Geoinformation specialist Ralph Straumann (@ralphstraumann) has used a 300-strong crowdsourced list of tweeting journalists in Switzerland to create an interesting visual representation of their influence and relationships.
You can read his full post here. If you don’t speak German, the first graphic essentially shows the various networks of journalists as represented by their connections among each other. The size of the name is determined by the number of other journalists in the network who follow them. Straumann has used different colors to represent different clusters of journalists who are more closely linked to each other than to the rest of the list. He suggests that the dark blue group on the right are likely to be journalists from Germany, as they are slightly apart from the main network.
The second graphic shows the journalists’ influence among the general public. This is measured by the number of followers in general, not just the number of followers also on the list. Here the prominence is slightly different, boosting Straumann’s claim that the dark blue group are likely to be German because they have a larger number of general followers – Germany providing a bigger pool of potential followers than Switzerland.
What I find interesting is that most of the foreign newswire journalists (e.g. @katharinabart, @ethomasson, myself) are clustered together in the top right of the graphic, in the yellow group. I would be curious to know what the yellow group represents (focus national political and economic news about Switzerland?) and why we’re not well connected with any of the other groups. Any ideas?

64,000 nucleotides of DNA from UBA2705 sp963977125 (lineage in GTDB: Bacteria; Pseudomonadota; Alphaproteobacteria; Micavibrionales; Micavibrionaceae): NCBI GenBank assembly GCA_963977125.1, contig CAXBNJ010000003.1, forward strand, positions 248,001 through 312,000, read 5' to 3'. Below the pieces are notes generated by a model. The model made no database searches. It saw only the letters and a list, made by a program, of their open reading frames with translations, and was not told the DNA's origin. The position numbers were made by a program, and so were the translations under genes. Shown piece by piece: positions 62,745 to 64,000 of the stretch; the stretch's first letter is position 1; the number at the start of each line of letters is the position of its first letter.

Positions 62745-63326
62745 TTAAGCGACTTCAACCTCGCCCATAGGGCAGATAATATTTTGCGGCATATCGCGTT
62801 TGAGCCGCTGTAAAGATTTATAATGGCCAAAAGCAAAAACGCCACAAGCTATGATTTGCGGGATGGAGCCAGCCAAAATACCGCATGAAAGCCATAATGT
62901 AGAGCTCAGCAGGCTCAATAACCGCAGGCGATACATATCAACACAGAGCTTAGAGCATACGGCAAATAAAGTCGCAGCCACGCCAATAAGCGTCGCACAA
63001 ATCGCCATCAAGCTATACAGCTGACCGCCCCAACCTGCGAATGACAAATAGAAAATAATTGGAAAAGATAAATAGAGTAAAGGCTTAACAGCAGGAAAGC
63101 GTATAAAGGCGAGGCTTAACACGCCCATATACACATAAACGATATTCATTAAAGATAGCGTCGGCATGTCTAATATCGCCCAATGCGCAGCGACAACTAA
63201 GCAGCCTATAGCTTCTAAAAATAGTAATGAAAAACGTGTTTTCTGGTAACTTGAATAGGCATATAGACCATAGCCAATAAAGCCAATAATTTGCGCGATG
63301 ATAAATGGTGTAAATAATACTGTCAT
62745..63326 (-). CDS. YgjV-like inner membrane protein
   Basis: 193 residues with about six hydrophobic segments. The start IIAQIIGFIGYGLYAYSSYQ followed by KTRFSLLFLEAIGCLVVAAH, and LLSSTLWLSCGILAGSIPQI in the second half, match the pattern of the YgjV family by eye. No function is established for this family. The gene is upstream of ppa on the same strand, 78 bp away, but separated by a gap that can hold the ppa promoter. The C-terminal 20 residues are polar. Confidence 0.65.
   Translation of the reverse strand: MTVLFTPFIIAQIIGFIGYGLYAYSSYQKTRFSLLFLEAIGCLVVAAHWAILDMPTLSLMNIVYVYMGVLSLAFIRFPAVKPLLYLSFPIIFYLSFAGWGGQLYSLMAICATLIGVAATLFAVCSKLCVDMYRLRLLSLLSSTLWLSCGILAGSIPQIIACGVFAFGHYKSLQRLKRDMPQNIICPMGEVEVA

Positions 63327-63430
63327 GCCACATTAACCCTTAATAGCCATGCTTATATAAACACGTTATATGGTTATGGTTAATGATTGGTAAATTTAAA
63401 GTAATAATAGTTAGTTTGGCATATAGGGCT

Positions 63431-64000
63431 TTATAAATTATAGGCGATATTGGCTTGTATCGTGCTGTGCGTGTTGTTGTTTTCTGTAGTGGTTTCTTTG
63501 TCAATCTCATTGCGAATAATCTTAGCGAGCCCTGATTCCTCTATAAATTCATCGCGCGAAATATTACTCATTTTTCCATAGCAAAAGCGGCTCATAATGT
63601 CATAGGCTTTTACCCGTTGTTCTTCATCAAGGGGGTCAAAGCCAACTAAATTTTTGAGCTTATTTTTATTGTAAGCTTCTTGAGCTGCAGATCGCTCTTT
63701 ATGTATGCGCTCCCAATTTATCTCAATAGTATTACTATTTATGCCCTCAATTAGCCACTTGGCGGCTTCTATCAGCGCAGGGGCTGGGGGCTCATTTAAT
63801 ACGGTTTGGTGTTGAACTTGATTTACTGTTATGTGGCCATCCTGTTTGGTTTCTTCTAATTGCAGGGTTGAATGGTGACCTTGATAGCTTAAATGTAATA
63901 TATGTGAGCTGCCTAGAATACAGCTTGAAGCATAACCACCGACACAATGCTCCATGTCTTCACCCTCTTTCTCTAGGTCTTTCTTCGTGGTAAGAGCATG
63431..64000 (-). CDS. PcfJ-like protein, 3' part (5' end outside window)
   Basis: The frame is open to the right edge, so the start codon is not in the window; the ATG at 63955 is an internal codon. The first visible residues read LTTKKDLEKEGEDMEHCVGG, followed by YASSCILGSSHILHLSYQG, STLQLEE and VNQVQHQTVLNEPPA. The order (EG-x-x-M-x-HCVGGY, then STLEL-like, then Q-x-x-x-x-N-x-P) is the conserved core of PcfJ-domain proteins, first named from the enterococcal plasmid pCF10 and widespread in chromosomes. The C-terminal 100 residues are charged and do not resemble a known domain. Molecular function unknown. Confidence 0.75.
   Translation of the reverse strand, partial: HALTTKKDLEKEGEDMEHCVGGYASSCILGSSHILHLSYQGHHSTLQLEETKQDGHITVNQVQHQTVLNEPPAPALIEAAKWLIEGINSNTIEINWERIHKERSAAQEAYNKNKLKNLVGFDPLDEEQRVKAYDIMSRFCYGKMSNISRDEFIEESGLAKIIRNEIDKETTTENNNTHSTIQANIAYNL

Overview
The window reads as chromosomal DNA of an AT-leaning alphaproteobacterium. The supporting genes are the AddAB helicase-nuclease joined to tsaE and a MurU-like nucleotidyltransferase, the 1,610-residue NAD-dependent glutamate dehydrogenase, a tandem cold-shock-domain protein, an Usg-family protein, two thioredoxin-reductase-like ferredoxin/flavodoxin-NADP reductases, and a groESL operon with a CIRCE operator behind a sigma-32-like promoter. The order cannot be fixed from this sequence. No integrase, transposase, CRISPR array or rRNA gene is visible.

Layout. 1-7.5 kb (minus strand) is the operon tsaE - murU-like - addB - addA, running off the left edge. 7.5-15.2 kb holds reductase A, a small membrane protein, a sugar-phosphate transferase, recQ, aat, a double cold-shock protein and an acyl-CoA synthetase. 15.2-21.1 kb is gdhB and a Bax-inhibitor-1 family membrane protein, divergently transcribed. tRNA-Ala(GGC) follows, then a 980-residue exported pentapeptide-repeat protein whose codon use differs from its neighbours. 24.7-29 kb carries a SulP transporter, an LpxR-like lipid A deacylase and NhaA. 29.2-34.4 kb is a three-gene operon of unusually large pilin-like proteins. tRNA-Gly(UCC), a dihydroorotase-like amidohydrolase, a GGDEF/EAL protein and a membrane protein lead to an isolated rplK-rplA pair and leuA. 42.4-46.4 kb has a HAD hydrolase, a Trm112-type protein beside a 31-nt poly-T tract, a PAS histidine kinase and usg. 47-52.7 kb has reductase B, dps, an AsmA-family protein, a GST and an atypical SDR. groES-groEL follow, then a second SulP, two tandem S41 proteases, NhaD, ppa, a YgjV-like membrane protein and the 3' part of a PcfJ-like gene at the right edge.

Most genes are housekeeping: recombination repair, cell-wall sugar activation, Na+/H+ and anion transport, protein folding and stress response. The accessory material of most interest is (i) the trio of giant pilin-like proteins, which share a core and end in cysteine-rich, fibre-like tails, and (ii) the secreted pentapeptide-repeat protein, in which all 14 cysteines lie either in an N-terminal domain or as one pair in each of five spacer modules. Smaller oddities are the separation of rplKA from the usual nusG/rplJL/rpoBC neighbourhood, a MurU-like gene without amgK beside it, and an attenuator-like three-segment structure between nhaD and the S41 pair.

Here’s a figure I’ll throw out for you to mull over: the United Nations gives people who come to Geneva for conferences and other meetings a flat rate ‘per diem’ of $361 per day.
Pakistan, on behalf of the OIC, has introduced a resolution in the U.N. Human Rights Council to condemn defamation of religions. It’s not the first time. Almost exactly a year ago the OIC successfully introduced a very similar resolution. Here’s what I wrote at the time: UN body OKs call to curb religious criticism
Some expressions in French, and their equivalents in the French-speaking Swiss region known as the ‘Romandie’
bonjour = adieu
hésiter = être sur le ballant
être enceinte = avoir le ballon
faire une bise = donner un bec
heurte quelqu’un = biller dans quelqu’un
tout va vien = rien que de bon
il y a un incendie = il brûle
le père Noël = le père Chalande
en désordre = en cheni
moi-même = mé-col
de toute façon = comme que comme
sur le derrière = cul-plat
poser une question = demander une question
en plein midi = en plein dian
nom de Dieu = nom de d’zou
c’est incroyable = c’est épuvantable
excusez-moi = faites-excuse
c’est drôle = c’est parce
en France = sur France
une goutte d’alcool = une giclée d’alcool
peut-être = par hasard
le soleil = le Jean Rosset
sortir = aller loin
faire du tapage = mener le diable
abattu = tout moindre
deux fois plus = la moitié plus
dormir = faire nô-nô
une baguette = un pain parisien
comme = quoi pour
manger seul = faire le Suisse
ça va = ca veut
(thanks to Jean, who taught me a little bit of Swiss French)